stop the violence
The Civil Rights Act
• President Kennedy created new civil rights
• Kennedy was assassinated before the new
laws came into effect
• Lyndon Johnson became president and
pushed for passage of the Civil Rights Act
of 1964
• All public facilities had to be integrated
• Discrimination was prohibited in business
and labor unions
The Voting Rights Act
• 1964: Freedom Summer – Martin Luther
King, Jr. and SNCC worked to get African
Americans registered to vote
• Selma-to-Montgomery,
AL march led by Dr.
• Nearly 30,000 marchers
• Congress passed the Voting Rights Act of
1965 – one million African Americans were
registered to vote
A Shift in Mood
• Some people moved from the nonviolent
strategies to more aggressive ones
• SNCC and “Black Panthers” confronted police
• Malcolm X preached black separatism
• Race riots in Los Angeles, Detroit, and Newark
• Lester Maddox became governor of Georgia in
1967. Had forcibly turned away black activists
who challenged segregation at the restaurant he
had owned. Very popular with Georgians who
supported segregation.
• April 1968: Dr. King assassinated in Memphis, TN
while working with striking sanitation workers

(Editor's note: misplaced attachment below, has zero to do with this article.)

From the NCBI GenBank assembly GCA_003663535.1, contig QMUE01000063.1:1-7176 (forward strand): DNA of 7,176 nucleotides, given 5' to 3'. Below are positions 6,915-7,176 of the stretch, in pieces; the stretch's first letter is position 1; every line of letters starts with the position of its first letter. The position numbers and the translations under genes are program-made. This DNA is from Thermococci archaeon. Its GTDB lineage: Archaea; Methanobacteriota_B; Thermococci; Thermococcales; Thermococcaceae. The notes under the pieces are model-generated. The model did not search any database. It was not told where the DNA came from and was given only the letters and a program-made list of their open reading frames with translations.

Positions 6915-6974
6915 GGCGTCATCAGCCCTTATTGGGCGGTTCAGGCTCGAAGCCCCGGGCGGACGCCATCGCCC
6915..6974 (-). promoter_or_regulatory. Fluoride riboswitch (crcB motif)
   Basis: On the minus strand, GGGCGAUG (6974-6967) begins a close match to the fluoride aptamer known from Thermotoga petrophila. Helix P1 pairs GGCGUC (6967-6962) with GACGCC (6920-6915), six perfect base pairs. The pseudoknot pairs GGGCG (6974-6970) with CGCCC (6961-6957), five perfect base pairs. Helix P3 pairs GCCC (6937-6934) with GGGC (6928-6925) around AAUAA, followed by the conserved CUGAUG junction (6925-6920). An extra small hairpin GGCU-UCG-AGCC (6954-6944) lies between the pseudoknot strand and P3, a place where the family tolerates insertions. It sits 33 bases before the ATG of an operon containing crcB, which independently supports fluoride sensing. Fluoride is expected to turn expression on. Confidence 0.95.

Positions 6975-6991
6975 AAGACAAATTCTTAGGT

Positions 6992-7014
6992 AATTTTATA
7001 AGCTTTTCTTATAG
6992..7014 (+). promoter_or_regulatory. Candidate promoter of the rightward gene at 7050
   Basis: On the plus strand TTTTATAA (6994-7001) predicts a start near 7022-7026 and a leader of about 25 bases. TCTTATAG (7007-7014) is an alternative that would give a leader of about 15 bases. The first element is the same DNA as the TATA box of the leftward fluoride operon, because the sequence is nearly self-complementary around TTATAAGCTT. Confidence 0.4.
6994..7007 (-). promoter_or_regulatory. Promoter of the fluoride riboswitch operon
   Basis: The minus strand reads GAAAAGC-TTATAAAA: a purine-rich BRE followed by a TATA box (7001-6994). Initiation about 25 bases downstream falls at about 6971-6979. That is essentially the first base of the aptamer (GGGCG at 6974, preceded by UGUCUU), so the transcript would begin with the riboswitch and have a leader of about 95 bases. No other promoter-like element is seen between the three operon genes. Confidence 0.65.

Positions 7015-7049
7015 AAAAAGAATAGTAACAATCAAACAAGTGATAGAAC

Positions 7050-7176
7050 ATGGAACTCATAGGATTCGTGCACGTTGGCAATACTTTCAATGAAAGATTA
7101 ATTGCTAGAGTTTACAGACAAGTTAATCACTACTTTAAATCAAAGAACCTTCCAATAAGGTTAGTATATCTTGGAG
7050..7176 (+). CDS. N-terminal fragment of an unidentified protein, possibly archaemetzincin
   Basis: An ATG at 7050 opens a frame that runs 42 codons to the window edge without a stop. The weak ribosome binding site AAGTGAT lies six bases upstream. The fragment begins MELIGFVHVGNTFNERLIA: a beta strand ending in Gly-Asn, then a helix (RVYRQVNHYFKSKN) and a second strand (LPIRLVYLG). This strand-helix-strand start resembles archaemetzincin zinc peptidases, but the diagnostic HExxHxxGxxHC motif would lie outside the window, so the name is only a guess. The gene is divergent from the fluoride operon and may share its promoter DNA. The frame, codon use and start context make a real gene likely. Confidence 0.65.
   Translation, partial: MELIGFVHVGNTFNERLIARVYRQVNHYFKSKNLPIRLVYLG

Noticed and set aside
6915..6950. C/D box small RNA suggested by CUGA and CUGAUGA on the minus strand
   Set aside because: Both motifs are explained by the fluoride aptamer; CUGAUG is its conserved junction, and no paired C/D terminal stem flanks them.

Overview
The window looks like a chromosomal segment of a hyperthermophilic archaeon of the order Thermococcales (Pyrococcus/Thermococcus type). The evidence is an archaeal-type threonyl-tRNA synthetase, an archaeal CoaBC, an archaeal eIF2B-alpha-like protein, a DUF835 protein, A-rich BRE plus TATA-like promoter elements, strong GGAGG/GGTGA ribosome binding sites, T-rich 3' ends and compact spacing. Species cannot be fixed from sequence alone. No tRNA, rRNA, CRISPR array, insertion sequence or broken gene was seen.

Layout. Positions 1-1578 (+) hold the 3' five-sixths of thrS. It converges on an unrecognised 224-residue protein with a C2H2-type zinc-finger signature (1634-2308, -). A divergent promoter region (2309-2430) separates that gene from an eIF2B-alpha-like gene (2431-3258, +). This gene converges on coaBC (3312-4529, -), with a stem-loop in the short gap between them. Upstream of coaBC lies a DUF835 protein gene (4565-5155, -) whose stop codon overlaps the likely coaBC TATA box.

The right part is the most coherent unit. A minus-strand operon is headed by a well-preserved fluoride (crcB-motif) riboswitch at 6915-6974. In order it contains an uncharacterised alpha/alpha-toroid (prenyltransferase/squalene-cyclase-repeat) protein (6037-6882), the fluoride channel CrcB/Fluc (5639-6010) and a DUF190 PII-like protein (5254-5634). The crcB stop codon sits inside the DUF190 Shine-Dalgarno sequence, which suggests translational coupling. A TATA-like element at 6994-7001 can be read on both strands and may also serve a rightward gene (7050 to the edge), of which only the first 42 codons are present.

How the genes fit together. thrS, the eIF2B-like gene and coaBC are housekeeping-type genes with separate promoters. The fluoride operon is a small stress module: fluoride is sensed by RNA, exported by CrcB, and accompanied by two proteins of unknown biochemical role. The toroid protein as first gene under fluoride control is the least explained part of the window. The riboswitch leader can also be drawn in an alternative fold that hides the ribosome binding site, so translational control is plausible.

Atlanta: A Case Study in
• Integration in Atlanta was relatively peaceful
• Church leaders get much credit for this peaceful
• William Hartsfield: Atlanta mayor who expanded
Atlanta’s airport and worked with African
American and white leaders; worked to integrate
Atlanta’s schools
• Ivan Allen: Atlanta mayor ordered removal of
“white” and “colored” segregation signs in the City
Hall; integrated police and fire services and city
• Troubled times followed but were overcome
• The city became known as “the city too busy to
African Americans Take
• Maynard Jackson: Elected mayor of Atlanta
in 1973 (1st African American mayor of a
major southern city).
• Andrew Young: An aide to Dr. Martin Luther
King, Jr. and Executive director of the
SCLC. In 1972, won election to the U.S.
House of Representatives (1st African
American from GA to be elected to
Congress since the 1860’s).